Bringing Clarity To Murky Places

As hacks, exploits and rug pulls continue to dominate media headlines whenever the mainstream press deign to cover crypto, there is a sore lack of coverage on the methods which could be easily implemented to address these issues.

Real-time blockchain data tracking, alerts and data mining would provide a neat solution. Anything out of the norm can trigger preset parameters to shine a light on where searches or checks may be needed. It can even be automated through smart contract audits, general transactions tracking or a combination of both.

Even after a seemingly successful hack, these funds can always be traced. If stolen crypto is tumbled, there is cutting-edge technology being created to track these transactions.

The culprit may think they can evade being caught in the act, but using these methods to track the movement of stolen funds means authorities can freeze the money after an attempt at liquidation is made: basically, once the hacker tries to convert to fiat they will be stopped.

Of course cyber security is a cat and mouse game, wherein sophisticated hackers evolve methods to combat increasingly sophisticated protections. But conclusions can be garnered through a combination of both on-chain and off-chain security checks, such as IP addresses and other more advanced capabilities employed by expert hackers or law enforcement.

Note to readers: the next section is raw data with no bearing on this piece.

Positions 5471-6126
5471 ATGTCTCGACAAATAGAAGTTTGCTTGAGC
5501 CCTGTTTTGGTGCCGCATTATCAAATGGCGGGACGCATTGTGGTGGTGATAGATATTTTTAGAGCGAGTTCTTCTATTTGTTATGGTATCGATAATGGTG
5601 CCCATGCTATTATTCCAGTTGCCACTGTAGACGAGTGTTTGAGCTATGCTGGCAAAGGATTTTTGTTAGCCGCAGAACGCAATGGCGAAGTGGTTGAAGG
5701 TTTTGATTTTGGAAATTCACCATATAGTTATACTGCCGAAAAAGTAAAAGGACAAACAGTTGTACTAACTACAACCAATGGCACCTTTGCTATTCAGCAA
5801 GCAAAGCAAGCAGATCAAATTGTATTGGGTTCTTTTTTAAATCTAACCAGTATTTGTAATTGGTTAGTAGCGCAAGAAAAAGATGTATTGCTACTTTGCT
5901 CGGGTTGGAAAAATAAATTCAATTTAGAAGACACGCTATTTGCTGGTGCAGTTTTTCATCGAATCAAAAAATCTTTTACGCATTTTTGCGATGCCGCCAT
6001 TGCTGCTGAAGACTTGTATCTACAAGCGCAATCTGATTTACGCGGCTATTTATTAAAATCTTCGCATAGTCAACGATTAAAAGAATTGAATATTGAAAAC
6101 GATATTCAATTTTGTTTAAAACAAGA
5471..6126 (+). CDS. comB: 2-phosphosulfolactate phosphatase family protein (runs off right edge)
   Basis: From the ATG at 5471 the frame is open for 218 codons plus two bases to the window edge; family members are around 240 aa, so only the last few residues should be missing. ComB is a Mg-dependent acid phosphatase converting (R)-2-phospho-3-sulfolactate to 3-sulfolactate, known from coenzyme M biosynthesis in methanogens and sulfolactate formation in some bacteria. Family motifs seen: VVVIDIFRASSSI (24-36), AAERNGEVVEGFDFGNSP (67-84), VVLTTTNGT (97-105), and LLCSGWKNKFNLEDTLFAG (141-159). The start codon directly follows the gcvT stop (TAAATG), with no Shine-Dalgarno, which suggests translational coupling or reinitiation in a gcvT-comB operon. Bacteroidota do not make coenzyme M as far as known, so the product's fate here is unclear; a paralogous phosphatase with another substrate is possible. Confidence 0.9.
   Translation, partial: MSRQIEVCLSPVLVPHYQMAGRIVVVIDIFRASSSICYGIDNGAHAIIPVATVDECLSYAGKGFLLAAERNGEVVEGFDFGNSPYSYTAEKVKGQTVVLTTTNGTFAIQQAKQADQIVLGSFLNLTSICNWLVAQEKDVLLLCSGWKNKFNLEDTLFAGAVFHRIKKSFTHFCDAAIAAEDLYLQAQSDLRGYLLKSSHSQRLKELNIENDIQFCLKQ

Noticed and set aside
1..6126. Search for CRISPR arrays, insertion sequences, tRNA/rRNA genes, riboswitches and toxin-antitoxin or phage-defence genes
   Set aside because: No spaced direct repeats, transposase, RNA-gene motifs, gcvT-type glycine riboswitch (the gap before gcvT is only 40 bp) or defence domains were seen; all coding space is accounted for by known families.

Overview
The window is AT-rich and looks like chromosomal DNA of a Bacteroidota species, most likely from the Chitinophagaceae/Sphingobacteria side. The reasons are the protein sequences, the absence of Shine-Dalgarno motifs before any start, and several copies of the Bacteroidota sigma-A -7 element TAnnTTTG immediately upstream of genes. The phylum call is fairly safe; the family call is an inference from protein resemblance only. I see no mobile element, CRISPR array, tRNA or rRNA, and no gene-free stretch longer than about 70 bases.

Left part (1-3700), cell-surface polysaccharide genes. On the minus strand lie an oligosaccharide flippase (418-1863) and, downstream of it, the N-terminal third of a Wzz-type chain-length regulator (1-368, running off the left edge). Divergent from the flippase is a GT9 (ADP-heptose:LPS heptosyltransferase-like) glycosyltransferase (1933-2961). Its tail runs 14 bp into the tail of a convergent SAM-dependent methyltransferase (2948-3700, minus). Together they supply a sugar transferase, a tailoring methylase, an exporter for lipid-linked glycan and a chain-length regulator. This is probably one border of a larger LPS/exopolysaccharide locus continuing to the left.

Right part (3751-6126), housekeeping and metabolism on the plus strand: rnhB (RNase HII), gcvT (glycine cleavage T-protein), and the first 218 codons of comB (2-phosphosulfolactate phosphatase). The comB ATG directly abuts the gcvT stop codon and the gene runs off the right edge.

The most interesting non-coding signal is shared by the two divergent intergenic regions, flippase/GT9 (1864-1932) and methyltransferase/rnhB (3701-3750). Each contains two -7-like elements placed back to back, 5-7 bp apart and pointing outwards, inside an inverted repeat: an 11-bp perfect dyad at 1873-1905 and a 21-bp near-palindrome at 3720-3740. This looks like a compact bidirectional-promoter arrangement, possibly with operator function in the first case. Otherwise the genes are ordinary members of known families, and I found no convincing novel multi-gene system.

Data service provision and tracking will therefore be big business in blockchain for the very reason it provides well collated and extensive information to make crypto a safer industry. Consumer protection is a key concern for regulators when it comes to the use of cryptocurrencies and this may well alleviate some of these barriers to acceptance and adoption.

Opening Up For Regulators

The future of cryptocurrencies lies in well-thought out regulations marking the boundaries of what is acceptable practice within what is still a very nascent industry.

With that considered, we must see privacy coins as occupying a nebulous space within crypto. Removing or anonymizing certain data does not even guarantee the holder or user cannot be tracked.

But it does attract the ire of regulators who take an extremely dim view of hiding sources of value. Widespread adoption of such protocols for the transfer of value would be difficult due to regulatory clampdowns and will likely remain as a niche use case to hide certain functions, such as messages.

Privacy coin projects not affected by the attention of regulators will likely have some form of backdoor built in, since the biggest hurdle is the intersection between Web3 decentralized interactions and real life usage.

In terms of money laundering, a common criticism leveled at cryptocurrencies, we can actually infer that digital currencies on the blockchain are not the best medium. Inherent transparency in blockchain technology makes everything too open and accessible for all. Fiat is where the vast majority of money laundering takes place, as cash is fungible and easy to mix with cleaner sources; you can readily swap a $50 dollar bill for another.

Communication will be key, as will proper execution of great visions. Defining the next era of the digital age rests, as it has before, in the minds and hands of those building new blockchain solutions with clarity and good intentions both when interacting with consumers and regulators.